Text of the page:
LED light therapy has taken off in popularity in recent years—both as an in-office treatment and for use at home. Blame that in part on celebrities, who regularly post selfies with their LED light masks that claim to target acne and help them get that red-carpet glow.
“LED therapy has gained popularity because it has been mentioned more and more in the media and on social media, especially by celebrities,” says Dr. Sejal Shah, board-certified dermatologist and RealSelf contributor in New York City. “But I believe people like LED therapy because it is non-invasive, painless and can actually be effective,” she notes.
But what exactly are LED lights and how do they work? Read on.
What Is LED Light Therapy
It seems too good to be true: You shine an LED light over your face and the problem areas go away. While that really is how it works, there’s a lot more going on under the surface that only science can explain. It turns out, there’s a powerful source of energy in that tiny light.
“LED (light emitting diode) therapy is a form of low-level light energy that penetrates the skin to cause different reactions and target different issues,” explains Dr. Robin Evans, board-certified dermatologist at Southern Connecticut Dermatology. “This type of energy in the wavelength spectrum of 600–1300 nanometers can penetrate deep into the skin and be absorbed. This can result in skin rejuvenation, repair of tissue and promotion of wound healing. The energy can also target bacteria, inflammation and stimulate collagen.”
The Benefits of LED Light Therapy
No matter what problem your skin has—including breakouts or signs of aging, LED light therapy might be able to help. “The light energy can destroy bacteria, which can be beneficial for acne,” Evans says. “It can also target inflammation, which is beneficial for rosacea and acne-prone skin. It also stimulates collagen, which acts as an anti-aging treatment against fine lines and wrinkles” she adds.
Another benefit, unlike other skin treatments (extractions, we’re looking at you!), is that LED light therapy is for the most part pain-free. An LED light doesn’t heat the skin like a tanning bed would, so there won’t be any thermal damage (the exception is an infrared light.) “Generally, you’ll have minimal to no downtime with very little discomfort,” Evans adds.
Red vs. Blue. vs. Infrared Light
There are different colors of LED light available. Each offers a unique benefit for the skin, Shah says. Here’s a breakdown of how each works:
Blue light: kills acne bacteria and treats breakouts
Red light: reduces inflammation, promotes healing and stimulates collagen synthesis
Infrared light: similar to red light, but is invisible to the naked eye and penetrates deeper into the skin
Amber light: builds new collagen and elastin
Using LED Light Therapy at Home
LED light therapy for at-home use might not be as powerful as the ones your dermatologist uses, but they can still be highly effective. Here’s what else you should consider before making a purchase:
LED lights are measured in nanometers. One study found that a combination of red and blue light between 415 nm and 633 nm was effective in treating acne. For context, the Baby Quasar’s Clear Rayz for Acne features 415–420 nm blue lights and 610–850 nm red lights.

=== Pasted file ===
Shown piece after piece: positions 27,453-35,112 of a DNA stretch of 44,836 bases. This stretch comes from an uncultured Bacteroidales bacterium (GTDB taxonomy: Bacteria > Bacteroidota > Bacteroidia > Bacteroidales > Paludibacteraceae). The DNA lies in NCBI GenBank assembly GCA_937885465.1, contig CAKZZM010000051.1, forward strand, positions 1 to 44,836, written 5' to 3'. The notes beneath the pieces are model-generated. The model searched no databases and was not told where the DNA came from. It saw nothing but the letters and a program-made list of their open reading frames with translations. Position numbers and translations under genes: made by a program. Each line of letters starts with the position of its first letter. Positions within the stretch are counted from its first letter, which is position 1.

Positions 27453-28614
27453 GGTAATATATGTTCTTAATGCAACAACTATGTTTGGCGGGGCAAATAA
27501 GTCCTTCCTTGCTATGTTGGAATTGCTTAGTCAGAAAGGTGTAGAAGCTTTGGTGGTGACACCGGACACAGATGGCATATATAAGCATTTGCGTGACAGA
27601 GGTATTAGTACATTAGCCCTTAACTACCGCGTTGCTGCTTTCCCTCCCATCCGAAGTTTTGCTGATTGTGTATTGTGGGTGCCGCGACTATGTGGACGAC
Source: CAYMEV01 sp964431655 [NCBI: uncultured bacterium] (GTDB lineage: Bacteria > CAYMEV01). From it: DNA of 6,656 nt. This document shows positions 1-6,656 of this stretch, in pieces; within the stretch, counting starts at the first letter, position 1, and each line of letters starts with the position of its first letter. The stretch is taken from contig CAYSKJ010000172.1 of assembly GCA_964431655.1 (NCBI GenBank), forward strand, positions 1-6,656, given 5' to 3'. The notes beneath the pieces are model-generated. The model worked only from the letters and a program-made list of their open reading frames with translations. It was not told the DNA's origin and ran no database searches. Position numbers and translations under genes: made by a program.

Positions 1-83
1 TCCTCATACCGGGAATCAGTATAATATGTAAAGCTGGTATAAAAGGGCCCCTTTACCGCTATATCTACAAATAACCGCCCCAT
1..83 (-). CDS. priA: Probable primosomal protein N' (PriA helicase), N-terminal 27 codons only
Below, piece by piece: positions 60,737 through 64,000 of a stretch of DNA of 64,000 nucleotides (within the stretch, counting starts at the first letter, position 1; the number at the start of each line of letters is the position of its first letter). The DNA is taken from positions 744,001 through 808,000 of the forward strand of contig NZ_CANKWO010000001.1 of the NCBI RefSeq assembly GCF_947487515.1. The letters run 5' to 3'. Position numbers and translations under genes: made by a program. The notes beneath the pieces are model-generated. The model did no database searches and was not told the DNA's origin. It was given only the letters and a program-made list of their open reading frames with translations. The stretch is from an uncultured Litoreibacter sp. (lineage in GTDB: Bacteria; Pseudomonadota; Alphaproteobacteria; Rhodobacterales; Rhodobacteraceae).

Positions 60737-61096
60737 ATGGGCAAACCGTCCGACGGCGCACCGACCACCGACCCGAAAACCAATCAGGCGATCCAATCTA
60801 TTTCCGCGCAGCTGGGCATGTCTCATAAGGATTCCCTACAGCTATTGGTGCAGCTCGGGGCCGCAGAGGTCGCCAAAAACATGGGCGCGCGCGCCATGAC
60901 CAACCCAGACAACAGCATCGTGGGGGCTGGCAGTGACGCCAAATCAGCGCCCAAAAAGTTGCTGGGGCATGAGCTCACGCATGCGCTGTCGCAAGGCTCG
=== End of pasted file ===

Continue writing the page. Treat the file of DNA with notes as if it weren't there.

Regular use is recommended
Depending on the power level of your at-home device, you may need to use it several times a week to see results. Products like the LightStim need to be held on each area of the face for three minutes at a time, so they are a bit of a time commitment. You can also try a hands-free light that goes over your entire face, like Dr. Dennis Gross Skincare’s SpectraLite™ FaceWare Pro, which combines red and blue light to address aging skin and acne, and SpectraLite EyeCare Pro, which uses red light to target fine lines and wrinkles around the eye, to cut down on time.
You get what you pay for
Considering that an in-office treatment costs about $40 per session, at-home LED devices, which can range from $50 to more than a thousand, are an affordable way to reap the benefits of light therapy. But remember that for high-tech devices like this, you usually get what you pay for. Pricing depends on the technology used and its power: the more power the device has, the more likely you are to see results.
Tips and Precautions for Best Results
Almost all skin types can use an LED light at home, Evans says. However, avoid them if your skin is inflamed or irritated, or if you have any rashes on the areas being treated, she recommends. “Anyone with open wounds or possible infections should see their dermatologist prior to trying any of these treatments,” she stresses.
She also recommends following all package directions (some come with goggles to protect your eyes, for example) and testing an LED light on your skin for a shorter amount of time to start. If you don’t have any reaction, use the device several times a week for best results. “Keep in mind that home devices are not as powerful as in-office treatments, so generally they need to be used more frequently and require more of a time commitment to see results,” Shah adds.
Jane is a freelance lifestyle writer whose work has appeared on Brit + Co, Romper, HelloGiggles, Yahoo Health, Realtor.com and more. She is a marathon runner, dog lover and aspiring world traveler. Check out more of her work Read More >